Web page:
As in past years, the Boilermakers delegation was part of an official Trade Union Non-Government Organization (TUNGO) sub-group and attended meetings to ensure trade union voices were heard in the COP26 negotiations. While the TUNGO sub-group as a whole continued to focus on advocating for “just transition,” Boilermakers also steadfastly continued to raise awareness of the potential negative impact of so-called “just” transition relative to unions like the Boilermakers, mine workers and others who have grown their skills and careers in fossil fuel industries.
‘Just transition’ doesn’t work for these workers, and we won’t be sitting idly by as they continue to get kicked when they’re down.
“‘Just transition’ doesn’t work for these workers, and we won’t be sitting idly by as they continue to get kicked when they’re down,” Channon said. Channon raised concerns about a rosy picture being painted by those in favor of “just transition.”
“Yes, there are times and places where ‘just transition’ is appropriate and must be implemented; however, we’ve got to focus on carbon capture technology, which is absolutely critical and must be applied in the energy sector and industrial and manufacturing in order to reach the Paris Agreement climate-change mitigation goals. The evidence is overwhelming that CCUS must be implemented.”
Despite a lack of in-person side events to showcase the Boilermakers’ position on carbon capture, the union found a way to get the message across. A new video was created to catch the attention of environmental extremists who call for a total “leave it in the ground” approach against fossil fuels. The video points out the logic flaw of “leaving it in the ground” in favor of supposed “green” alternatives and highlights the many critical components of batteries, solar and wind technologies—components that are all mined from the ground and often under questionable ethical circumstances (watch the video at www.cleanerfutureccus.org).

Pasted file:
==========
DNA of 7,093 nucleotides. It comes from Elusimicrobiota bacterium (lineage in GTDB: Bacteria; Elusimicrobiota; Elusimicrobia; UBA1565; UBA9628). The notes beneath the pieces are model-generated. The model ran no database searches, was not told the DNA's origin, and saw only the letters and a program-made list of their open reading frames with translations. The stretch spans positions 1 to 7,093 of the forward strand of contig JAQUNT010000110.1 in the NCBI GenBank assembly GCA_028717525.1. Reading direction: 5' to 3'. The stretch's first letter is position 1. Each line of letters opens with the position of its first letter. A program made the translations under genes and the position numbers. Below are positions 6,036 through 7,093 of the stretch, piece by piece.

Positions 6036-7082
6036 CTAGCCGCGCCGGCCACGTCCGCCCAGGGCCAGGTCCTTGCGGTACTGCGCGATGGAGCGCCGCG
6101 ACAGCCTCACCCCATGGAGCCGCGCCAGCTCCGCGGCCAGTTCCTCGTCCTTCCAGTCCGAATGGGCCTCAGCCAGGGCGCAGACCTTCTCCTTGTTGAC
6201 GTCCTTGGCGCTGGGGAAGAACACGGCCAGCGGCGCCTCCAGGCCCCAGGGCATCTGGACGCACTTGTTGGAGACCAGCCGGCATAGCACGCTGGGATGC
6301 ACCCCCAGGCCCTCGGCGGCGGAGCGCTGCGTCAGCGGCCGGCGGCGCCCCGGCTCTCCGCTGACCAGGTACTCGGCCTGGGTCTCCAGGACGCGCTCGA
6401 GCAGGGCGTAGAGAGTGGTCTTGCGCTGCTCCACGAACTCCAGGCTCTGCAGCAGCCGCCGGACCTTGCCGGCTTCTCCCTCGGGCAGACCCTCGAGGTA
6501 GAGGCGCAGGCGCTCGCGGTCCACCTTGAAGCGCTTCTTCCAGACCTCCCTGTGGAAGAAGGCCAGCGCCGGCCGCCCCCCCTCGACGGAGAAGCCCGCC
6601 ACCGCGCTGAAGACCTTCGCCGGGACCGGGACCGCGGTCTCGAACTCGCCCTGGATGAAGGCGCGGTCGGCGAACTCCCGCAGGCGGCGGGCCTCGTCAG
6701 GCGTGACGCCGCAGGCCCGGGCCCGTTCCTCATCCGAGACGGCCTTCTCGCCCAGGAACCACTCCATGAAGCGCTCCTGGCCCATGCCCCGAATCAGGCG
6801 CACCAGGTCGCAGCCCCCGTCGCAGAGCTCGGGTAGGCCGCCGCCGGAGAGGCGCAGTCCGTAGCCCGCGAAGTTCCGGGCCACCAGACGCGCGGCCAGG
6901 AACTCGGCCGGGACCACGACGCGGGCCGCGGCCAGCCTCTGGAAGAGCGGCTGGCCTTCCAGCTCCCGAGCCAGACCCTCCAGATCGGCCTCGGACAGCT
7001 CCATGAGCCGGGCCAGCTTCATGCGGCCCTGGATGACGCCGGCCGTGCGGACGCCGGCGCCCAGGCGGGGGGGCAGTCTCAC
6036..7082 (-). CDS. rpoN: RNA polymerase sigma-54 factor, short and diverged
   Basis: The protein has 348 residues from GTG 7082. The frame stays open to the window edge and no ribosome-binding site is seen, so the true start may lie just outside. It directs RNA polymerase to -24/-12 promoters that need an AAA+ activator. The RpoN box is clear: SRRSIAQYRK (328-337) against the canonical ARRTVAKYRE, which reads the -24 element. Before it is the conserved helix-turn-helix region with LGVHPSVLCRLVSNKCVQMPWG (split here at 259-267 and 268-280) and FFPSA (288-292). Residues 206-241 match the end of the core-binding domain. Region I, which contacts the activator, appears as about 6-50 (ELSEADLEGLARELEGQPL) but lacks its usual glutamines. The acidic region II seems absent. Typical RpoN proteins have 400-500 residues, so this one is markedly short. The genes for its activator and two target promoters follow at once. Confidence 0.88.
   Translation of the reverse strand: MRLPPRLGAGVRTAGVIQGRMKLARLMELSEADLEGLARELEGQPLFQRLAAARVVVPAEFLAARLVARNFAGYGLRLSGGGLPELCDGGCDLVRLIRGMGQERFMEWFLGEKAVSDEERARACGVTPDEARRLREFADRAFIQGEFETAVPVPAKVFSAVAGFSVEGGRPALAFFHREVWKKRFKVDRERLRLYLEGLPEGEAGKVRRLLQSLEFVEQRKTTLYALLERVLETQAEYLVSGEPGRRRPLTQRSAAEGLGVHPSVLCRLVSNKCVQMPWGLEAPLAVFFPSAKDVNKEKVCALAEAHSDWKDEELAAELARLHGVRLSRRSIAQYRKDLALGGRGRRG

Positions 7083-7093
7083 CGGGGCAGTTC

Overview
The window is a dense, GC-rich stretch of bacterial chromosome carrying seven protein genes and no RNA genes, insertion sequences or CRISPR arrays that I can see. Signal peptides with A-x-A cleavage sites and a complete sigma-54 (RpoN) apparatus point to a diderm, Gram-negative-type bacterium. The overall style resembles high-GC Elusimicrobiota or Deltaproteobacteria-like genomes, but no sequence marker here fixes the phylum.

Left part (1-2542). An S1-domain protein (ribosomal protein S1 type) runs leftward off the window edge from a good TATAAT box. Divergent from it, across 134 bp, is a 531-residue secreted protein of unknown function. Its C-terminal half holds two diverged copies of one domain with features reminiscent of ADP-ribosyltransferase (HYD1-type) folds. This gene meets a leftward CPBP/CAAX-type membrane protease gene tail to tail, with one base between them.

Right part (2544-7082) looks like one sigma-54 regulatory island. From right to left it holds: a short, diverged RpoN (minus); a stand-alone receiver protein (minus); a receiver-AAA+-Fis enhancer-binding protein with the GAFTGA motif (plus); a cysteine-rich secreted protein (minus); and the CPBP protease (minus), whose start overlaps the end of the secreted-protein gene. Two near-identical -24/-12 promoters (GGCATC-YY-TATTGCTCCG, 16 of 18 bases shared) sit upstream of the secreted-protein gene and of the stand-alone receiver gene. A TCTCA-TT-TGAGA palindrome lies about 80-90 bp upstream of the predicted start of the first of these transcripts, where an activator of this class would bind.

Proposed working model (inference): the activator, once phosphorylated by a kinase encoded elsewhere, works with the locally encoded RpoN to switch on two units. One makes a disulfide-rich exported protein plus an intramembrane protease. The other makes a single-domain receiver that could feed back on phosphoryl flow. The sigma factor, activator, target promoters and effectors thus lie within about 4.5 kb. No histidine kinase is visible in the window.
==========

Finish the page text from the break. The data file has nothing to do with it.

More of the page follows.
Boilermakers left behind business card-size notes in Glasgow printed with a QR code linking to the video and posted the link to event group chats.
As world leaders negotiated solutions to climate-change mitigation, ranging from carbon taxes and tax credit incentives to methane abatement and deforestation pledges, by the end of COP26, the urgency to pull the plug on fossil fuels was at least slightly diminished from previous COP sentiments, and carbon capture technologies appeared to have gained favor as a necessary component.
“It was encouraging to start reading global media reports and seeing carbon capture finally getting more footing. This has to happen,” Channon said.
Ultimately, the Glasgow Climate Pact was adopted by almost 200 countries in attendance at COP26.
“The outcome of COP26 is a compromise. It reflects the interests, the contradictions and the state of political will in the world today. It is an important step, but it is not enough,” UN Secretary-General António Guterres said at the conclusion of the conference, as published on the United Nations’ website.
For the UN’s full day-to-day recap and more about COP26, visit: www.un.org/en/climatechange/cop26.